My Diagnosis: Part 3 (Conclusion)
Now, I was on Warfarin, the most common “blood thinner” (Actually, it is classified as an Anti-Coagulant) for approximately three years, taking my medication faithfully the entire time, I had regular appointments at my anti-coagulation nurse when needed. I was working for Unisys, yes, Unisys, on a midnight shift it was approximately 4 AM on 2 September 2011, and I had a stroke.
It was an ischemic stroke, rather than a hemorrhagic stroke, which means that my blood was still too thick, thus the stroke. Now, I had no idea that I had had a stroke. My head hurt like hell, I lost the ability to talk, and I suddenly became very stupid. Somehow, I survived my shift, I went home and fell asleep.
I slept all day on Saturday and Sunday. Monday morning, my manager at Unisys called me on the telephone and fired me, without explanation. I then had my wife take me to the hospital, The University of Utah Hospital. So, the stroke occurred at approximately 4 AM on Friday morning, I got to the hospital in the afternoon of 5 September, when I got the diagnosis that, yes, indeed, I had had a stroke.
Now, I know that there is a medication that one had a stroke and got to a hospital within about three hours, that would prevent most, if not all, of the effects of a stroke. However, since I was on Warfarin, even if I knew I had a stroke, I couldn’t take that medication.
If my wits were about me, which they weren’t, I could have filed for workman’s compensation. However, I didn’t even think about this until the time limit for filing for workman’s compensation had expired.
The next year was hell for me. had gone to speech therapy a few times, when I had decided to go to the Veterans Administration (VA) Hospital in Salt Lake City, Utah. That was about a month after my stroke, I guess.
See, some VA’s have bad reputations, however the Salt Lake City VA hospital is a damn good VA. It is huge, so it may take a week or two to get an appointment, sometimes, but, for te most part, the Salt Lake City VA is probably one of the best in the United States.
I went to speech therapy three times a week, yes, three times a week for about a year. or so. I had relearned alot of my vocabulary at speech therapy, until the lady at the VA told me that she cannot teach me any more, I have depleted all of her knowledge and ability.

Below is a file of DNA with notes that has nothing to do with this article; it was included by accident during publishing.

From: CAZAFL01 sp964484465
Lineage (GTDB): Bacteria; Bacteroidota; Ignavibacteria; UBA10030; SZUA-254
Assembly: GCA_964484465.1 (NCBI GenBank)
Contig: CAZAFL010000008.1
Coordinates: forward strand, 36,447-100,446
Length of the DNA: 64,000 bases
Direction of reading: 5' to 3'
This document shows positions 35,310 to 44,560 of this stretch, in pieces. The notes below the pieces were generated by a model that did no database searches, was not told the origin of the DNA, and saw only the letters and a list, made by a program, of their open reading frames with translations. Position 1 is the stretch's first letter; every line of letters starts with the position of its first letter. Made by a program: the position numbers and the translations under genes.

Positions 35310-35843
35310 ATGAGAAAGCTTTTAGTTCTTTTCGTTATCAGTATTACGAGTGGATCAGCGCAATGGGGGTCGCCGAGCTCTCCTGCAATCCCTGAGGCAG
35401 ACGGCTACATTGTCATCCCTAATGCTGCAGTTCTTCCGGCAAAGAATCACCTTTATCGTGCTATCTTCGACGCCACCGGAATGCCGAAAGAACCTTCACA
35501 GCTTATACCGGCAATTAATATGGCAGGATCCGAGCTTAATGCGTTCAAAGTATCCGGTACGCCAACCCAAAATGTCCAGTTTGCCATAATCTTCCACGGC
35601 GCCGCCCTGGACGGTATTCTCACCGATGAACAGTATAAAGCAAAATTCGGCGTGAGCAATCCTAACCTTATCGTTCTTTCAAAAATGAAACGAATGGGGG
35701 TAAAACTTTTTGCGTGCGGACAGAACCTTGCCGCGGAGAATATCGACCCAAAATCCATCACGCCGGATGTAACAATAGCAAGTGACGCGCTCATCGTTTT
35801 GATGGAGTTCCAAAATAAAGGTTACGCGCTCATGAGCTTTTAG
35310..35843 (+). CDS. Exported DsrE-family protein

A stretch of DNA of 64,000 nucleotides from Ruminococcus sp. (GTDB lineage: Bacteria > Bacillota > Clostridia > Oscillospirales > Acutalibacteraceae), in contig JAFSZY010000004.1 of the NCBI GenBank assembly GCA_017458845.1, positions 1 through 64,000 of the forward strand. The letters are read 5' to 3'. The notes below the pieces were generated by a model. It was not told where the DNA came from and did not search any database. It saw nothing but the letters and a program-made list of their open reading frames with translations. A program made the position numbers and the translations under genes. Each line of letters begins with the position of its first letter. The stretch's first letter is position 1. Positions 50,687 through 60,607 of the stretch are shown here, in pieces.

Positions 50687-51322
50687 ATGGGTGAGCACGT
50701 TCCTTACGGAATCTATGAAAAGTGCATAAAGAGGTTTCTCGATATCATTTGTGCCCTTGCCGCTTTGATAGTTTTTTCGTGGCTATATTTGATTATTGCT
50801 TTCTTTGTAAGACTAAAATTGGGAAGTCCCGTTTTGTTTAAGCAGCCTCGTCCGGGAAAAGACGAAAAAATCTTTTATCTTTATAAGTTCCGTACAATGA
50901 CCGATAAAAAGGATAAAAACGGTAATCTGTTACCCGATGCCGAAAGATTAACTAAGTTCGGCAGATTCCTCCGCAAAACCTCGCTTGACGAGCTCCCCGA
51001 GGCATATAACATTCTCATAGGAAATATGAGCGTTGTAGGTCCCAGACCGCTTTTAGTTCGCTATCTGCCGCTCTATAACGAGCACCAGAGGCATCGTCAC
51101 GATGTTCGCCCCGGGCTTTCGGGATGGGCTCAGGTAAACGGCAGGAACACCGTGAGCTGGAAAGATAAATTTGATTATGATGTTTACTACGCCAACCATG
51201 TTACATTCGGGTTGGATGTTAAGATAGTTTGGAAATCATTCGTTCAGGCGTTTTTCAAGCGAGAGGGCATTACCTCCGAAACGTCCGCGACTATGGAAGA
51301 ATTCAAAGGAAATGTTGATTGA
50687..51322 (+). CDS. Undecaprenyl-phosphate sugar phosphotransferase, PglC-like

I went to weekly occupational therapy, weekly vocational therapy, weekly mental health, a weekly memory meeting, and other various and sundry rehabilitation courses sponsored by the VA. This is because my stroke killed my life. Everything I knew how to do was GONE.
See, my stroke did most damage to my cognitive abilities. My IQ dropped to approximately 80 from about 120. This comes from my Neuro-Psyche evaluations I have had in the past. Thus, my brains weren’t working anymore, I get “bewildered” alot. To the point that I do not trust my own judgement much of the time.
In addition to my cognitive abilities taking a major hit, I have right-side weakness, I walk with a limp, My Fovela has been degenerated due to my stroke (the Fovea is at the base of one’s retina, thus my eyesight in my left eye is “wonky”), my sense of smell is somewhat impaired, and half of my tongue is numb and I cannot taste things as well anymore.
Most importantly, my “Executive Functions”…. hmmm…. aren’t functioning. This is that part of one’s mental faculty that governs regulates attention, inhibition, working memory (short-term memory), task switching, reasoning, problem solving, and planning. Essentially, I have become very irresponsible, and somewhat … well… stupid.
Welcome to my life!
In addition to my stroke, because I have a blood clotting disorder that has caused Portal Vein Thrombosis, some doctors think that I have Cirrhosis. In addition, I also have Gilbert’s Syndrome, which causes my bilirubin to be higher than it should be.
So, I went to the VA in Minneapolis and a doctor ran some tests, which gave me a diagnosis of Gilbert’s Syndrome. Gilbert’s syndrome is not really a disease, and it isn’t really bad. It is a liver disorder that causes higher levels on indirect bilirubin, but normal direct bilirubin. People with Gilbert’s Syndrome could cause some jaundice due to stress, exertion, fasting, and infections. But that jaundice is harmless. BUT, it does give people some concern as they mis-interpret it as Cirrhosis.
On the amusing side effect of Gilbert’s Syndrome is that it reduces the risk of Coronary Artery Disease, ALOT. Thus, I am also nearly immune to hardening of the arteries.
So, there is a part of my diagnosis that is good!
Well, I guess that that is the extent of my diagnosis, I guess.